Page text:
Striped dolphin

Stenella coeruleoalba

1.8 - 2.5m



Dorsal fin

Striped dolphins are similar in size and shape to common dolphins and often form mixed pods with this species. They have a diagnostic pale blaze visible above the water even when slow swimming and a dark upper beak.

Key features: 

  • Slender beak with a dark stripe from eye to pectoral fin 
  • Dark central dorsal fin 
  • White blaze from the eye towards the dorsal fin. Dark blaze from the dorsal fin towards the eye 
  • Highly social energetic swimmers 


Striped dolphins are highly energetic, fast and acrobatic, often breaching, spinning, somersaulting, bow and wake riding. They typically travel in groups of 20 - 30 animals, however, sometimes larger groups of up to 500 can be seen. Striped dolphins often form mixed with short-beaked common dolphin.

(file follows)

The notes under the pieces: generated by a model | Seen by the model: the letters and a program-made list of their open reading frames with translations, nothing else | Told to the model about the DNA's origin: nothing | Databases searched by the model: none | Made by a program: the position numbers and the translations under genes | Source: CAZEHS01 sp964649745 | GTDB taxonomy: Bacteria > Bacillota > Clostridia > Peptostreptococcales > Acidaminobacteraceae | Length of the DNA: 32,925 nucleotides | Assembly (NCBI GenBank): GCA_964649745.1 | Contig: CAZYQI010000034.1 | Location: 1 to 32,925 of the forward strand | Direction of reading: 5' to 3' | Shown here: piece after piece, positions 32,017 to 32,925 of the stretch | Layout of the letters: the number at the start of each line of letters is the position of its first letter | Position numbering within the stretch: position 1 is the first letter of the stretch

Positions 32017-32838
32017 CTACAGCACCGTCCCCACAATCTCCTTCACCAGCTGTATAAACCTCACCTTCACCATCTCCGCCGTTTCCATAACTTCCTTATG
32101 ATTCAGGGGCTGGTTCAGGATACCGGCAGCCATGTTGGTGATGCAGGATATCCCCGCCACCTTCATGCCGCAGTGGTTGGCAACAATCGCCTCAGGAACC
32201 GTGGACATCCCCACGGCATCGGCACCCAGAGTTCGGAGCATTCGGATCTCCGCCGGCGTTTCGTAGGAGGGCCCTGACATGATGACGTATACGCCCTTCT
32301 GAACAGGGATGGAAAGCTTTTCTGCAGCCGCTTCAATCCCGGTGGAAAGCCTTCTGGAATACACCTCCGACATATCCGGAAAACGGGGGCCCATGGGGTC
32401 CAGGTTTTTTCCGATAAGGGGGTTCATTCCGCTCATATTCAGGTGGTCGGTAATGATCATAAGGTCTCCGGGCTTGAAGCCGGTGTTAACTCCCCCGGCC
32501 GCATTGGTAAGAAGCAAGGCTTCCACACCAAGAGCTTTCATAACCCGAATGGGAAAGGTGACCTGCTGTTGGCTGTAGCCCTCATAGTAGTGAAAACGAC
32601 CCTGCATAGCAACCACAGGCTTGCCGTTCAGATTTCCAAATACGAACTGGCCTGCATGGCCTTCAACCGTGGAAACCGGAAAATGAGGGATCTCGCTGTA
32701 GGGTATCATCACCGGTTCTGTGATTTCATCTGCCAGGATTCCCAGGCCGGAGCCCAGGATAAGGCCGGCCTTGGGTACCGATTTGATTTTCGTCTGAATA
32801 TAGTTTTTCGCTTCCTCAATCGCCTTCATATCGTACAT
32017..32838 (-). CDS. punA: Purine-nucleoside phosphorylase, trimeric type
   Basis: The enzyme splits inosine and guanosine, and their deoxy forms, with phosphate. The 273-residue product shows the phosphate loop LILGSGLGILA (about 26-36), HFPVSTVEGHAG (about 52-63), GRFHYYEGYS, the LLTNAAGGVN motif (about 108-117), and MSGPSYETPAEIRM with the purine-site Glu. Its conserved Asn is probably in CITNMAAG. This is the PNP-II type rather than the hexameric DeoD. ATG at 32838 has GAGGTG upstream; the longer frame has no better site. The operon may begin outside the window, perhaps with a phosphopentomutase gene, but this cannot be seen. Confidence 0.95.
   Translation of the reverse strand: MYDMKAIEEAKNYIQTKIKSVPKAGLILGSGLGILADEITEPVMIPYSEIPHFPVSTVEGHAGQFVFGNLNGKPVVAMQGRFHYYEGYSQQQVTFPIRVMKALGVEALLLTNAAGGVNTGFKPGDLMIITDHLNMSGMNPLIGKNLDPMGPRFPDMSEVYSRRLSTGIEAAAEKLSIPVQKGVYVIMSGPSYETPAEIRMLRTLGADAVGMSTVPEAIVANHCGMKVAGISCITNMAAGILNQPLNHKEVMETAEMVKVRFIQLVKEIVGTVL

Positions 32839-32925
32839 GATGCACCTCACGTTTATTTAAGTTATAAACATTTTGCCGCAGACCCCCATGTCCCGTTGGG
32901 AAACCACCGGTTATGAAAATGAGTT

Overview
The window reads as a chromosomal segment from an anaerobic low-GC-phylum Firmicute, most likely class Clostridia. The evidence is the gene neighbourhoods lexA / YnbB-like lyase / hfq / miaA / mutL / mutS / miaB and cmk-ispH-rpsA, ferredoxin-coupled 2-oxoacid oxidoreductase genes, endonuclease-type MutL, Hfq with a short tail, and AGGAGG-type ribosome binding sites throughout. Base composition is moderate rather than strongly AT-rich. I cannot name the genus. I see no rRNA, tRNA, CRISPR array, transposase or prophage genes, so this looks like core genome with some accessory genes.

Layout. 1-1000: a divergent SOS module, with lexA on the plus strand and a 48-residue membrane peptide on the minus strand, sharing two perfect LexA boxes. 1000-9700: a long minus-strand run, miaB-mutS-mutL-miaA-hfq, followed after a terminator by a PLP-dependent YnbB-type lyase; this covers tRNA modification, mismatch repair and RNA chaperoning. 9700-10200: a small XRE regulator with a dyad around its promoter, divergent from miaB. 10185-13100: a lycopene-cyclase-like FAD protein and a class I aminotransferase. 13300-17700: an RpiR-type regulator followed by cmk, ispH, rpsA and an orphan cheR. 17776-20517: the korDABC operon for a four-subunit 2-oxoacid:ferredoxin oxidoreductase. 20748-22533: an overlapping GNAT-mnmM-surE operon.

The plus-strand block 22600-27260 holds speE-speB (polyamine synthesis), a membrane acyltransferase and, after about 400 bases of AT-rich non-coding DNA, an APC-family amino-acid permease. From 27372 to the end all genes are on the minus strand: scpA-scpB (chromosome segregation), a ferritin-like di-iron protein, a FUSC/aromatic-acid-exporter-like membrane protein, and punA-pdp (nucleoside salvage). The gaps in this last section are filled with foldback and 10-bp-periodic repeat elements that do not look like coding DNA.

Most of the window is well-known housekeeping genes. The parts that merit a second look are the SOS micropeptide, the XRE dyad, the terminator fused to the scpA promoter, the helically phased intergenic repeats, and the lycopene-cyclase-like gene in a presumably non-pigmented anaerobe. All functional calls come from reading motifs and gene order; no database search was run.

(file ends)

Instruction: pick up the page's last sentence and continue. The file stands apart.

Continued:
The striped dolphin is subject to similar threats to the common dolphin, including entanglement in fishing gear, pollution, collisions with vessels, decrease in available prey and habitat degradation. In some areas, particularly in Japan, the striped dolphin is subject to hunting. In the 1990's, over 1000 dolphins died in the Mediterranean Sea from a disease, morbillivirus, which could have been triggered by pollution and lack of available prey.


Striped dolphins can be found worldwide, in tropical and temperate waters. It is believed that there are geographically semi-isolated populations across the world. It is one of the most abundant dolphin species in the European Atlantic and seen more frequently offshore.

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